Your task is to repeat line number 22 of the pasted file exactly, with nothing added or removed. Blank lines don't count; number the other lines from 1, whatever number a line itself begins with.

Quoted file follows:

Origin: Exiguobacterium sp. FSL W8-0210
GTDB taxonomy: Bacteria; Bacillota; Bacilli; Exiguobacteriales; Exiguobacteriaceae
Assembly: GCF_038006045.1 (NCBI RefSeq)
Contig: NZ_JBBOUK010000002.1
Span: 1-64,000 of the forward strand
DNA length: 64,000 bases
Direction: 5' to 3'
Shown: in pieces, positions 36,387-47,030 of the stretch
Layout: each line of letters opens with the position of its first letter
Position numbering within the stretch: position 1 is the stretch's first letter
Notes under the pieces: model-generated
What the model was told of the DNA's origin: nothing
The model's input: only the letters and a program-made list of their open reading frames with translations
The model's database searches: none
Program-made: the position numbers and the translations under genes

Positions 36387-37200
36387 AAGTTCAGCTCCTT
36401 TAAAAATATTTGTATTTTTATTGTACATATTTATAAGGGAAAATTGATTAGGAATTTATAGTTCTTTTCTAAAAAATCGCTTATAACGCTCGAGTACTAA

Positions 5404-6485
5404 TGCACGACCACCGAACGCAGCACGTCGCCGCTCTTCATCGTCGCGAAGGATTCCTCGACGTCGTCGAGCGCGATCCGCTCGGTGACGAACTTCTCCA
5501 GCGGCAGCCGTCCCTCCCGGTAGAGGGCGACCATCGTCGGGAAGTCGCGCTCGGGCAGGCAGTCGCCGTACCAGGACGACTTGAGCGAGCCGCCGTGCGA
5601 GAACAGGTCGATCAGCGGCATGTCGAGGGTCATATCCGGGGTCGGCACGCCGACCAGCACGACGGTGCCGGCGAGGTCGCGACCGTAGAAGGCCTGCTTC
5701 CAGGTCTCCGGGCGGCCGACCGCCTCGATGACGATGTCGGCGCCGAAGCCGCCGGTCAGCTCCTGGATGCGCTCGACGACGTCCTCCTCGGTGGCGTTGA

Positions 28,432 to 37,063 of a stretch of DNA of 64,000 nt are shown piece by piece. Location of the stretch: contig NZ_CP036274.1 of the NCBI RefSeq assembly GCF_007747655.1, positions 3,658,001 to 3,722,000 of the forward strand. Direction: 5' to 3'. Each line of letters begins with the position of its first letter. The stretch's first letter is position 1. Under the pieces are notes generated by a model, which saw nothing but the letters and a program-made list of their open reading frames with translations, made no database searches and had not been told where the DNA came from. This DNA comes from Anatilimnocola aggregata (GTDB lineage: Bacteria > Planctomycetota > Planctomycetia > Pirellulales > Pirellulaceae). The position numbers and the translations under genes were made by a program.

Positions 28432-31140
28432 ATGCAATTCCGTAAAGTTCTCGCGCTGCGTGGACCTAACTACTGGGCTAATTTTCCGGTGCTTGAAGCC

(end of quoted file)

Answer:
5601 GAACAGGTCGATCAGCGGCATGTCGAGGGTCATATCCGGGGTCGGCACGCCGACCAGCACGACGGTGCCGGCGAGGTCGCGACCGTAGAAGGCCTGCTTC